On the whole, as it was new, those offended had a point.  The stuff was wretched.  McWine, if you will.  Within a few years, more reputable wine makers, particularly in California and Australia, began to release higher quality boxed wine and the public responded, first with skeptical curiosity, and then with a conversion-experience type of approval, becoming often evangelical in the defense of their semi-faux pas.

More and more, consumers became convinced of the value of boxed wine.  You could pour a glass without worrying about spoilage, and most boxes equaled 4-6 bottles worth of wine for the cost of one midrange corked.  So the real idea behind it all (which was the ability to stay fresh once openned) caught on and people, begrudgningly or otherwise, began to purchase these rectangular casks en masse.

The side effect that the wine producers may or may not have foreseen, was the likelihood that, given how splendidly easy it is to ration over generous amounts of wine to oneself without the visual aid of watching a 750mL bottle rapidly empty, that people would consume immoral amounts of the juice in one sitting.

A. and I have discovered this ease of over-consumption with a particular brand and as such have coined a term for the absolutely hair brained points of mopey conflict that can arise from over-drinking:


I find it to be a particularly clever use of the wine maker’s name, and have often mused that the grin he sports on the side of his box is one of sinister mirth, knowing the trouble he will cause anyone involved in social interaction upon its indulgence.  A mixture of liquid courage, regression, and truth serum.

A. and I cannot afford the better tasting boxed wine and have been set to acquiring a taste for what can only be described as Red Liquid Nascar.  Why this devotion to drunkenness?  There were aspirations of drying out upon moving that were shrugged off with frightening ease.  There were elaborate discussion about the new personal daily habits we would acquire after moving to our first apartment together.  Yet, neither of us can easily see much fun in a summer evening, equipped with a three season porch and a bent towards conversation, without the slow stupefication of alcohol to lubricate the potential friction of our intercourse as it becomes braver still with each glass.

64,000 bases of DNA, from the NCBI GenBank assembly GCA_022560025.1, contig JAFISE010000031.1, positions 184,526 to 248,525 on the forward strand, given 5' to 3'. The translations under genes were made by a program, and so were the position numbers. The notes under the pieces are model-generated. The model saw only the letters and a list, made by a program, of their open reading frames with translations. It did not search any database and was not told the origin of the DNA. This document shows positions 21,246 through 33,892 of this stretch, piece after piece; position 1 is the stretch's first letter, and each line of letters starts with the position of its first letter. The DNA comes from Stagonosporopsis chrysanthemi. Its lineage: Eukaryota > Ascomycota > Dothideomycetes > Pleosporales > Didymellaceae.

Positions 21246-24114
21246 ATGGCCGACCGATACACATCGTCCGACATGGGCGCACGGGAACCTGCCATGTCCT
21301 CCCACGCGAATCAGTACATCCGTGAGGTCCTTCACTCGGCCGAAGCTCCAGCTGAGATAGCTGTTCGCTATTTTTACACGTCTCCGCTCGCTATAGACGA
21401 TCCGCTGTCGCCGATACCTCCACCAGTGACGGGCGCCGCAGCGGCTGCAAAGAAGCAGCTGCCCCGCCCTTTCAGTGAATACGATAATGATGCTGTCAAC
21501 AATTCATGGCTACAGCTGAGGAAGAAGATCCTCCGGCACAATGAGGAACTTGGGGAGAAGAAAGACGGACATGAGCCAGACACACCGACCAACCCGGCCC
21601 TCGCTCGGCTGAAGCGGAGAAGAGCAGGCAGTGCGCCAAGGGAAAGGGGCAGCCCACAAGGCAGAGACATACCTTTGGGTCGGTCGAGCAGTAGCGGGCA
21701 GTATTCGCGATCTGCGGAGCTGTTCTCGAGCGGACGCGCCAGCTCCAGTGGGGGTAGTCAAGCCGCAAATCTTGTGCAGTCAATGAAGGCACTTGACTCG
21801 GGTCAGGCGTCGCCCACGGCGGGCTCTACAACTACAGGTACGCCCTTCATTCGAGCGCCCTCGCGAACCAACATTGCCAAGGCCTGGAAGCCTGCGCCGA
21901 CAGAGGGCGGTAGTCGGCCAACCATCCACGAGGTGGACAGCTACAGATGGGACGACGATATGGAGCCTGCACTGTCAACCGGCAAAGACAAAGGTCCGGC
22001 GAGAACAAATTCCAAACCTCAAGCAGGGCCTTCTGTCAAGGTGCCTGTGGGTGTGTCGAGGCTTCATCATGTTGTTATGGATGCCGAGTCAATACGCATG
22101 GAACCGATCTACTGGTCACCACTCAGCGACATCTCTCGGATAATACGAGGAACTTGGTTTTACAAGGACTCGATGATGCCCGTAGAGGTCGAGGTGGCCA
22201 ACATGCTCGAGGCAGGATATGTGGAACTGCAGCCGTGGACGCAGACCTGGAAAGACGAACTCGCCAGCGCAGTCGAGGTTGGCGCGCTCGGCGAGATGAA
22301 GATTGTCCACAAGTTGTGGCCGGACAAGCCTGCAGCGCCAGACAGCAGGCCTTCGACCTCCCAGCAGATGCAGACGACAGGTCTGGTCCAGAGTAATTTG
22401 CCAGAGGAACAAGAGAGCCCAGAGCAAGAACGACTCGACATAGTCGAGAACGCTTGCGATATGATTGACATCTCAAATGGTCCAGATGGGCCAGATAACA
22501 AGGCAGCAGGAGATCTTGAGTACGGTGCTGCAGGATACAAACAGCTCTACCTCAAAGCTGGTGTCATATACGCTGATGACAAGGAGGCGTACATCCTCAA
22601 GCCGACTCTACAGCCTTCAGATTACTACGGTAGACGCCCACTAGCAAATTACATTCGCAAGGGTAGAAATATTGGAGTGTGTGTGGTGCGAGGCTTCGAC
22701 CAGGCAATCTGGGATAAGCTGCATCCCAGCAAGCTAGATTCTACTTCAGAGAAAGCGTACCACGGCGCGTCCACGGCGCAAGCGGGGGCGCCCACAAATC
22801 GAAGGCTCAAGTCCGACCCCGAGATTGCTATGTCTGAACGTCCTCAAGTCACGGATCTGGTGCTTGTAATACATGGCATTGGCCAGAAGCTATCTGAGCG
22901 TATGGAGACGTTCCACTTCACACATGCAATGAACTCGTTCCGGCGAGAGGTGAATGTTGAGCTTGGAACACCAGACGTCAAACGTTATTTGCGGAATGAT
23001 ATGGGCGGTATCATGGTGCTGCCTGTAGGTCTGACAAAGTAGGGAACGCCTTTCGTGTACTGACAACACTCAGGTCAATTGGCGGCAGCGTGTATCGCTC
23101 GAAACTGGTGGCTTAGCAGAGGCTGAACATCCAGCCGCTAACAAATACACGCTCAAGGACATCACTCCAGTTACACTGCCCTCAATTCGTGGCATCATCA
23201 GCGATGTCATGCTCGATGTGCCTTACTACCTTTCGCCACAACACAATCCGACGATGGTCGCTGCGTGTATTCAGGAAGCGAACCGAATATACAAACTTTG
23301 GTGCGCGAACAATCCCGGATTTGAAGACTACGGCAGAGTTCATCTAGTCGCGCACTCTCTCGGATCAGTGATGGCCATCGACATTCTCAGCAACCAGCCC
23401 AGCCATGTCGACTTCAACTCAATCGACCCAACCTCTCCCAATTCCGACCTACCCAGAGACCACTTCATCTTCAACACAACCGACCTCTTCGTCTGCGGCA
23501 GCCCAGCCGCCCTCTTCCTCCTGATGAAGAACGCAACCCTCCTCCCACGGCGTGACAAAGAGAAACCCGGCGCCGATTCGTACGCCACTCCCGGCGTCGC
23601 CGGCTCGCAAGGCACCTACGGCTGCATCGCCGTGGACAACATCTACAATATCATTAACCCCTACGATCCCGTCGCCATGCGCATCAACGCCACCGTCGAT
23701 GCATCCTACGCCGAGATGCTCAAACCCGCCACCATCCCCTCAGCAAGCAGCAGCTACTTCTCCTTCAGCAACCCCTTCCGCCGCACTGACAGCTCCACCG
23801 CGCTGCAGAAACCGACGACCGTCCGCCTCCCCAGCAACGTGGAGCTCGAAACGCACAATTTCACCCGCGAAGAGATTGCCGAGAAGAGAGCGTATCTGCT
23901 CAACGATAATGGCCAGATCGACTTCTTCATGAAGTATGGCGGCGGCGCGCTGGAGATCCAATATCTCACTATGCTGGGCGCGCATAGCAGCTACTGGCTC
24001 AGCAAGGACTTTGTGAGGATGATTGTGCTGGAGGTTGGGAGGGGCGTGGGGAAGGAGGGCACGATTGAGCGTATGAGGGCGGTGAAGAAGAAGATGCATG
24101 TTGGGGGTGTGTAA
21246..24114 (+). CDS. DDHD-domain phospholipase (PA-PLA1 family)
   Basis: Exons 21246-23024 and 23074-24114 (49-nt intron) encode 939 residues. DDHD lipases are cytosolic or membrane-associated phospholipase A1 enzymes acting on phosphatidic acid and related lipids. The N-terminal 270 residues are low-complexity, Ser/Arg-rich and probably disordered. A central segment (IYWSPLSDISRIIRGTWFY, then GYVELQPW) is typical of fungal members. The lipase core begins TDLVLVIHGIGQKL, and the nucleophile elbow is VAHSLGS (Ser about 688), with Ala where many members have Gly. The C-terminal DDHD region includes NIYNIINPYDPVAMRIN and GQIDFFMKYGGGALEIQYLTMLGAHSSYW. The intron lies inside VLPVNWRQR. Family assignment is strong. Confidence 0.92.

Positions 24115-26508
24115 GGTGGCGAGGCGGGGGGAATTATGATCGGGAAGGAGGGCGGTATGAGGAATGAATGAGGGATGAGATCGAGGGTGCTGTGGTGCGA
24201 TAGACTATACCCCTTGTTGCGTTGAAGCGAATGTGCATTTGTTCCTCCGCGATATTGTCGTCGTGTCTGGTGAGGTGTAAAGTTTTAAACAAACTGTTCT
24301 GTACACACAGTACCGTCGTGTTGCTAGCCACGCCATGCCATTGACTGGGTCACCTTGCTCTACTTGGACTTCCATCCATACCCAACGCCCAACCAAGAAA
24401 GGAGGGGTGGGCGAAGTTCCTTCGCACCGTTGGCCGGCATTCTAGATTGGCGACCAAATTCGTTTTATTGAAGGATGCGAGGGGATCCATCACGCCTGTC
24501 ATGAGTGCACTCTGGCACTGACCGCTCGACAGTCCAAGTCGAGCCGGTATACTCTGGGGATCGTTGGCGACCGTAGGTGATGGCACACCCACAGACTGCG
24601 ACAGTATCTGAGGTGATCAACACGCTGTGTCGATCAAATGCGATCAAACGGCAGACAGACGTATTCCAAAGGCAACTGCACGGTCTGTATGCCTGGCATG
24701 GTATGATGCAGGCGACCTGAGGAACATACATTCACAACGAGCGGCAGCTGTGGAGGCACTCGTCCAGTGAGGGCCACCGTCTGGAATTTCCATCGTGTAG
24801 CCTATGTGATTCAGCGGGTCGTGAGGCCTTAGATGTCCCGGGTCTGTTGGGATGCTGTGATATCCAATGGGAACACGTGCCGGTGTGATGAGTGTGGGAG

If only it didn’t lead to moments where, staring at a picture of a brick wall and sky and being asked “Where was that taken,” the inquirer would receive a dull grunt of “Christmas.”

Mind you, Velladrama is not the rule.  Exceptional as the exception has proven to be, most evenings of wino-esque activity yield results no more harmful than what amounts to a two person party.  Music, discussion, and alcohol fueled passion.  All relatively standard.  Some very funny and very dumb things have been born of it.  Chasing neighborhood kids through the park and screaming “ARE WE HAVING FUN!?”  Getting excited during an argument and breaking a knuckle on the door.  Having a who-can-give-the-other-a-bigger-bruise contest.  Destroying the kitchen to make something one wouldn’t eat sober.  Never ending rounds of Risk and Poker.  Driving to Missouri.

I dare say the question of drinking is high philosophy for A. and I at this point.  Something to be debated by the greeks.  Of course, the day to move on will come, and the biggest question will be then: can we?